On the eve of her funeral, mourners dressed in traditional leopard skin regalia gathered outside a Johannesburg morgue to accompany the body of the late Zulu regent queen.
The late queen, Shiyiwe Mantfombi Dlamini Zulu, aged 65, died on April 30, only weeks after being appointed interim successor to her late husband, King Goodwill Zwelithini, the country’s longest-serving monarch.
The news which appalled make had brought a wind of sorrow to the Zulu community. The people were saddened that their wounds had not healed from losing their late King, and no sooner had his wife succumbed.
“Our wounds from the death of the king had not healed, and now the queen has followed,” said mourner Jabu Mangena, who was dressed in black and wore a broad-brimmed red hat. She further told AFP that they will remember the deceased queen as a proud woman of her culture and heritage.
Hundreds of mourners marched through Hillbrow, an inner-city suburb, singing and dancing their way to the mortuary under a bright autumn sky the day before her funeral. Traditional leopard skin ponchos and headbands were worn by men known as “amaButho,” or Zulu regiments, who wielded clubs and shields made of animal hide.
Meanwhile, young women were dressed in bright miniskirts and beads, while their married partners wore patterned shawls and head wraps.
On Thursday, mourners will escort the queen’s body to KwaKhangelamankengane Royal Palace in Nongoma, which is 480 kilometers southeast of Johannesburg, where she will be laid to rest.
Also, Mangosuthu Buthelezi, the prince and prime minister of the Zulu community, stated that her late majesty would be interred at the crack of dawn in a private burial ceremony, as was done to the late king. The ceremony will proceed in honor of the queen’s wishes.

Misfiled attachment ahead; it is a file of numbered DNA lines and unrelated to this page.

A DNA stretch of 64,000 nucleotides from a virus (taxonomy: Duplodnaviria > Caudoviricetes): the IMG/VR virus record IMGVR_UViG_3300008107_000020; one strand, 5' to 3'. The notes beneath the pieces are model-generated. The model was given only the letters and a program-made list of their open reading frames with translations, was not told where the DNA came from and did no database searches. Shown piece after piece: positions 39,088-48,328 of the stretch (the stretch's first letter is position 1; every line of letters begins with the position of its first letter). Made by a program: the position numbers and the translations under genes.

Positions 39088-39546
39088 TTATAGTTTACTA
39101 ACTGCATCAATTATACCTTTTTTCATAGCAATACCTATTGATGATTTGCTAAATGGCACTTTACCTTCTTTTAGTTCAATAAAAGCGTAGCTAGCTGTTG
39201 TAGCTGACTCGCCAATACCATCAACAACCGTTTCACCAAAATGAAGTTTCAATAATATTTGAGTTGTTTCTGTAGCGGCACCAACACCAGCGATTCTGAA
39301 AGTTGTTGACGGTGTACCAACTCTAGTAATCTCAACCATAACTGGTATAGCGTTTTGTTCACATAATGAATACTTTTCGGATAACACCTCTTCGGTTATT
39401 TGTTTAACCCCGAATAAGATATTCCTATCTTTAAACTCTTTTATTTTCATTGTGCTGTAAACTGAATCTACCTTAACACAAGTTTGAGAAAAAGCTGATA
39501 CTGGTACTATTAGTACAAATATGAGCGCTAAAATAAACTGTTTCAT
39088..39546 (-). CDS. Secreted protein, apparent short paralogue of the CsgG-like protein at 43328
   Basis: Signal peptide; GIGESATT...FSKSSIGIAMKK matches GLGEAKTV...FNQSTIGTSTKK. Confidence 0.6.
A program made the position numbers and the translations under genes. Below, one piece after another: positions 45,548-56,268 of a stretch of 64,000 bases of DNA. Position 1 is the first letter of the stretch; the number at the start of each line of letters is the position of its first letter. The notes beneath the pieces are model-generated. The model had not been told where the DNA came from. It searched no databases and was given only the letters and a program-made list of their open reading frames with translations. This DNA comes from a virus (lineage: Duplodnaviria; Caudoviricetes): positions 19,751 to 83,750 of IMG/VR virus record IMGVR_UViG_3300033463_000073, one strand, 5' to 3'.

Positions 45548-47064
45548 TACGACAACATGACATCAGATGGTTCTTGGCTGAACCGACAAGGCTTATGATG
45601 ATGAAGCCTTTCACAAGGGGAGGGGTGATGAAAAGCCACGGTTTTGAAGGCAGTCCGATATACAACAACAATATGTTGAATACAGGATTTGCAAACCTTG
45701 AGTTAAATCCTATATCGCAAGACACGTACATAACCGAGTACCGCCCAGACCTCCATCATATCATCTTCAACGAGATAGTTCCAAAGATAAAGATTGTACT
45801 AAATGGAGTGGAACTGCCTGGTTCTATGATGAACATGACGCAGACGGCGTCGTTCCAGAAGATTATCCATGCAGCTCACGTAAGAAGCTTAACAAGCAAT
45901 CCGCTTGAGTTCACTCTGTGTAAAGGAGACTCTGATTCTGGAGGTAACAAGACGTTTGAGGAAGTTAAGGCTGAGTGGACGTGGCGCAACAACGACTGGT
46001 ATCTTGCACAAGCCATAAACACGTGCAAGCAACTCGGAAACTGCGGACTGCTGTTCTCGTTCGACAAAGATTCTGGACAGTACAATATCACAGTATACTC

A day after the burial, a memorial service will be held, with flags flying half-mast throughout Kwa-Zulu Natal province.
The Journey of The Late Queen
After a struggle with the diabetes-related disease, Zwelithini died on March 12th, aged 72, after half a century on the throne. He left six wives, 28 children, and a tumultuous succession battle in his wake.
Zwelithini had named Dlamini-Zuma, his third wife and the sister of Eswatini’s King Mswati III, to act as his temporary successor before a successor was selected in his will. Her death in the hospital came as a shock, sparking accusations of poisoning from other royal family members, which they have refused.
Queen Sibongile Dlamini, Zwelithini’s first wife, went to challenge the king’s will and claim recognition as his only legitimate spouse in a dramatic turn of events. The sudden demise of the late queen has triggered a bitter family feud and a power struggle.
The charismatic Zwelithini had moral authority over more than 11 million Zulus, nearly a fifth of South Africa’s population, even though the title of Zulu king does not confer executive power. Not much is out regarding the next successor as the Zulu community is still working on laying her majesty to rest.